As I was working on a paper on h2cm, SDoH and the SDGs the update on health inequity within and between countries was very welcome (p.24). On "food consumption gaps" I wondered about the plethora of 'gaps' that must exist and (sadly) operate in climate change and people's health (p.28). Globally foodborne disease is not uncommon, but to this degree (p.29)? With an estimated 3,037 deaths annually in the United States. Key health issues are discussed, malnutrition, non-communicable diseases, air pollution - ambient and indoor. A point about Bourdieu (1989) and an individual's life choices, is bound to remind me of 'life chances' within Hodges' model. This is what lies behind the idea of the "Health Career". This is not the professional's career, but the varying status of a person's health and wellbeing through their life (and even before birth and approaching end of life). Friel's discussion of Michael Marmot et al. (1991) and the "Whitehall studies demonstrated that, in addition to maternal security, a  range of psychosocial factors are important for health and are contributors to health inequities, including social support, social capital and social cohesion". p.33.

There are conceptual models for SDoH, the Eco-Social Model of Health, which obviously keeps me turning the pages (p.34).  Friel notes historically how environmental epidemiology has tended towards being reductive and mechanistic in approach, rarely taking onboard the influence of social, economics and political contexts. I scribbled the following as a review quote:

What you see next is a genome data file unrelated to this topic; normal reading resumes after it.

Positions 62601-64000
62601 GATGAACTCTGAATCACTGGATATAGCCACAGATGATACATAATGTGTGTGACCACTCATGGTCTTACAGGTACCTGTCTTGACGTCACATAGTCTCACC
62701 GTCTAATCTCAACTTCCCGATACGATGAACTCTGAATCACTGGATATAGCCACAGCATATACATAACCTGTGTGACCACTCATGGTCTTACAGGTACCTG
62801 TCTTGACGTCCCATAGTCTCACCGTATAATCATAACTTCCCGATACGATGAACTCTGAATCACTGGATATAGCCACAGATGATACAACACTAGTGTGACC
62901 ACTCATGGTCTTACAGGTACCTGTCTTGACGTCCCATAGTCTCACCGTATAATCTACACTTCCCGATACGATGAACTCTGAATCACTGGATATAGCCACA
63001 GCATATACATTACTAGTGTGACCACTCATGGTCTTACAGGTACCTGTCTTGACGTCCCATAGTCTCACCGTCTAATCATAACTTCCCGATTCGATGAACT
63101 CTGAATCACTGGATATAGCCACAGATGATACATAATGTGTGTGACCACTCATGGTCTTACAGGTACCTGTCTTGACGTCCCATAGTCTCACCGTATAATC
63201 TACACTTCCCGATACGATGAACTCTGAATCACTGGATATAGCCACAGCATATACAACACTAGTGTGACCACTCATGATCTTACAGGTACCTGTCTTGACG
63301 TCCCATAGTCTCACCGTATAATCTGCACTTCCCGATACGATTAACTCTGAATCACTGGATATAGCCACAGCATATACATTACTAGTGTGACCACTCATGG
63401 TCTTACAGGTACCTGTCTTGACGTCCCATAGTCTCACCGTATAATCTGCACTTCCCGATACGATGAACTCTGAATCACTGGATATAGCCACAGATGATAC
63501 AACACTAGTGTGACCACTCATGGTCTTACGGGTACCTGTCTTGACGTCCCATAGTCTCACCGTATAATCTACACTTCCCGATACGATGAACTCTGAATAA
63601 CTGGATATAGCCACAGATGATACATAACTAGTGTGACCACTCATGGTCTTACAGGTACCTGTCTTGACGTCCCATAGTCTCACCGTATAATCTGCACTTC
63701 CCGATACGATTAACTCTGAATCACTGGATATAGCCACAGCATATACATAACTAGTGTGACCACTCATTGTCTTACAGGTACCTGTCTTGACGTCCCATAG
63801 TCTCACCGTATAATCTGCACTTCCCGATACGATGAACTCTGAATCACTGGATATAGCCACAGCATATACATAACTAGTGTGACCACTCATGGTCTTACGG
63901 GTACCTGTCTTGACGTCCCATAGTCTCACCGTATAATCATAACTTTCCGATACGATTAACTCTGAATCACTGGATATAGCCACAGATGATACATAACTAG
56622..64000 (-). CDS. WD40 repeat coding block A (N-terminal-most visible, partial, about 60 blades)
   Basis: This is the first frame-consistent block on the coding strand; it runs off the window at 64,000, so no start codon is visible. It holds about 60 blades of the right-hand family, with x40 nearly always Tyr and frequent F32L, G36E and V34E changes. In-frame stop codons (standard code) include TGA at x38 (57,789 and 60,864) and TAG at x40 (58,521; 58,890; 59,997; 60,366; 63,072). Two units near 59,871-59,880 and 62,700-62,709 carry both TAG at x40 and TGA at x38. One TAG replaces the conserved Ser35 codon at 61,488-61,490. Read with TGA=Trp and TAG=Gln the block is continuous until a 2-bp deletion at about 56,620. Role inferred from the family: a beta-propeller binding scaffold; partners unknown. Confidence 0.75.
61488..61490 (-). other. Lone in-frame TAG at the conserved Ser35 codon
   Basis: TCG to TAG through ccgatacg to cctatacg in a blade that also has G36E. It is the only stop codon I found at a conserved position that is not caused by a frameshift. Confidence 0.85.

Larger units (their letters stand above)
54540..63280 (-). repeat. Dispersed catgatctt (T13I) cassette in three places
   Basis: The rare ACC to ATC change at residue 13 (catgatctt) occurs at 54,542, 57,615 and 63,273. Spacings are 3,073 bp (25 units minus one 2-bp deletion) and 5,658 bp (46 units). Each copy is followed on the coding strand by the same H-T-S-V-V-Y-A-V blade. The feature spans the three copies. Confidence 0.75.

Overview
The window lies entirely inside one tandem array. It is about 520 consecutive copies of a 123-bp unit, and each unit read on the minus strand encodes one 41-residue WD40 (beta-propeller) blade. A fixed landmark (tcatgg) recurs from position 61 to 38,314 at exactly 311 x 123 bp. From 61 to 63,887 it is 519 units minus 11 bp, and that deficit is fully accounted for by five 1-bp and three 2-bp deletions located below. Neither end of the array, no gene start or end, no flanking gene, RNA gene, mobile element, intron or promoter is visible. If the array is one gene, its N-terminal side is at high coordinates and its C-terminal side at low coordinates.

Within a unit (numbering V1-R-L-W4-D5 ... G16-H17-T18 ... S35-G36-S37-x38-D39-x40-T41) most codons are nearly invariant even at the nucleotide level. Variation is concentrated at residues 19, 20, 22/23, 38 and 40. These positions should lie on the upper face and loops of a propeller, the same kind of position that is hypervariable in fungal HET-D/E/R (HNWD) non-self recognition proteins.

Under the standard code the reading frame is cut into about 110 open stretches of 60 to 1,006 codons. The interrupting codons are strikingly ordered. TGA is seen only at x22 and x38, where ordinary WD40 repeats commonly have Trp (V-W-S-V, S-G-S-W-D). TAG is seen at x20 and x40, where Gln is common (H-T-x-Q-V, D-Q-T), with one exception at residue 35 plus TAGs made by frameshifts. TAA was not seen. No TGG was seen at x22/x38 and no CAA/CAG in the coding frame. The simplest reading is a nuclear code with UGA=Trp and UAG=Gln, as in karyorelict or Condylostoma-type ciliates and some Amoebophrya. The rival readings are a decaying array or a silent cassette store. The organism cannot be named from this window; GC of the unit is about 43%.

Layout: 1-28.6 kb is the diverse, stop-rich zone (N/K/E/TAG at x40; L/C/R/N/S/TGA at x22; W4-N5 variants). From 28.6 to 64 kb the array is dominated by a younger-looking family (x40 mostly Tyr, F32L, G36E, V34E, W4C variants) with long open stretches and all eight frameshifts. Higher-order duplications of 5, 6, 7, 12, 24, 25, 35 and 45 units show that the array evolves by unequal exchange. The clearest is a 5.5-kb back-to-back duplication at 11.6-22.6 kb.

"Appreciation of this global scale and of the range of influences on human health required a significant conceptual as well as a methodological shift". p.35.
New epistemologies are needed: enter eco-epidemiology. Time is a factor in integrating our view of disease and disease prevention. I visualise this as a series of frames for an individual, the same for a community. Many of the figures are Creative Commons Attribution 4.0 license. I have not read the book "The Uninhabitable Earth - Life After Warming, By David Wallace-Wells, but a review declared a depressing quality in the scenarios rendered. I had this in mind noting the statistics and reporting that Friel provides. This is worrying too - future rates of mortality - the overall increase; those attributable to specific effects - diarrhea, childhood undernutrition, heat exposure and more... (p.38). There's a small Box on the Disability-Adjusted Life Year. The effect on sea level rise, food production, heat stress, the movement of disease vectors are the subject of the remainder of chapter 1. This is a sobering read, but necessary. Bizarrely - a contribution to global ecoliteracy: medicine for eco-anxiety?

To be continued ...

Chapter 2. It's a Consumptagenic World: Producing Climate Change, Exacerbating Health Inequities

Chapter 3. Challenges and Future Prospects

Friel, S. (2019) Climate Change and the People's Health, Oxford University Press, New York.